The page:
2. I'm still having a difficult time trying to decide how to serialize my data. I cannot find any information on how to write a custom serializer. I would rather even leave it to the experts, but because I will be dealing with custom types (Unity Vector3, for example) I have to have something that is from scratch or easily customizable.   I can't think even how I would send a message that says        2          |         15             |  10       |    12      |     4 ---------------------------------------------------------------------- data type  |  length of data  |  prop1  |  prop2  |  prop3   I mean I would just send a text message of 21510124 but I think that defeats the purpose. I have dealt with these messages before, having to byte shift around to extract data, but I had documentation and I only need to extract, not build.
  3. Thanks to both of you.   This is a great site Matth posted: http://gafferongames.com/networking-for-game-programmers/ 
  4.   Thanks. How can I learn more about this? What should I research?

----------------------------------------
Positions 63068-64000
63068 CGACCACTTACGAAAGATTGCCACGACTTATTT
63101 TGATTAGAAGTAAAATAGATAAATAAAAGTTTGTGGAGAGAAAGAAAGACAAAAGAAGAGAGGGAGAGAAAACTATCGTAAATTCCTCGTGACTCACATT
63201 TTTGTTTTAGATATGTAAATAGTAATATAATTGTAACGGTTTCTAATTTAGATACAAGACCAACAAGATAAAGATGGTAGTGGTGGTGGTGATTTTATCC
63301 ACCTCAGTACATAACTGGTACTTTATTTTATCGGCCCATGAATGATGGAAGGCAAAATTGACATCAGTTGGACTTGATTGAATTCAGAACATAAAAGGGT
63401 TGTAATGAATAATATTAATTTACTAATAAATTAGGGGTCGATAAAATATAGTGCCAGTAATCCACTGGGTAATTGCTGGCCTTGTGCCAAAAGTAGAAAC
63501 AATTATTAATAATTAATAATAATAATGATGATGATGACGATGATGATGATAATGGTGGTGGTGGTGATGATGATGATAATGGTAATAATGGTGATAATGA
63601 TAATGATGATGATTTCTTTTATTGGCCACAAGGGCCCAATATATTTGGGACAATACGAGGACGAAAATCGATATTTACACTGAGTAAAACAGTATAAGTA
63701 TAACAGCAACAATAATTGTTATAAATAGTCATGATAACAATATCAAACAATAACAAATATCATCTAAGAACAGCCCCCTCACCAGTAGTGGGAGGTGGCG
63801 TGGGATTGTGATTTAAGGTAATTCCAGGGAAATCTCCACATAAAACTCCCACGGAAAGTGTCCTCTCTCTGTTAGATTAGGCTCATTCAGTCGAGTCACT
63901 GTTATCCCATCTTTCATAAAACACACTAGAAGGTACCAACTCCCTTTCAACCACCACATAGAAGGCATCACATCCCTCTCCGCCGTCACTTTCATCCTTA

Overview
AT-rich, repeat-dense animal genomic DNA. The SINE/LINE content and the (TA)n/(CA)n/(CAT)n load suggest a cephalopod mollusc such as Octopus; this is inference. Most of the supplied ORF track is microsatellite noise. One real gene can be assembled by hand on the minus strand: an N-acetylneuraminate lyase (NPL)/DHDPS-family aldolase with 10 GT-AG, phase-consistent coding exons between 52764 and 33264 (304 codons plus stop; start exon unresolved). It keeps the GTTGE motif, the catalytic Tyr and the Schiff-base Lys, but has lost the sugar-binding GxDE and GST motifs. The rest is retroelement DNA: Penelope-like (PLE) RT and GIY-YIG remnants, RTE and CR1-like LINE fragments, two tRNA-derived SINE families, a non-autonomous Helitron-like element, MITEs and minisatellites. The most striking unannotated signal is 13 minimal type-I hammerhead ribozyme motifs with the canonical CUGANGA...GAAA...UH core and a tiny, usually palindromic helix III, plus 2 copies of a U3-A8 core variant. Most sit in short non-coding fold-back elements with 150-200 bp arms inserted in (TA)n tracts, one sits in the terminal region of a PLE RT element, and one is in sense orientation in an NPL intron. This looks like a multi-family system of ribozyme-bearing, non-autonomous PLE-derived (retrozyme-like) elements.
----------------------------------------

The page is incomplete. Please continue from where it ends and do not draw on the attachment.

5. Hello. I am new to multiplayer networking and I have two basic questions.  First a brief synopsis: I have created a series of multiplayer game components in C#. They are - Generic TCP/UDP client - Generic TCP/UDP server - Game server, matchmaking server, chat server   To get through my prototyping, I used JSON serialization with easy success. But I feel uneasy about JSON's ability to keep networking messages small. For example, I am developing a sports game with Unity to be a prototype for the aforementioned products. This game can be up to 8 players, but there's not too much data that needs to be sent. In reality just the two vector3s for each player (position and trajectory) and one for the game object (ball). With JSON and a modest approach, I think I can keep the size of each message to around 1kb. But I have no idea if this is a lot of data, or nothing at all.   The clients would send much less than that to the server, at least twice per second. The server would send this ~1kb message to each client, at least twice per second (so 16kb/s from the server for 8 players).   Is this a lot?   If it is, I was interested in using Google's ProtBuffs, but it looks like using that with Unity is a bad idea. Are there any other techniques, or would I be OK with JSON? Or should I write my own? The other issue with JSON is that it's a lot of string parsing for the server (imagine 1000s of clients).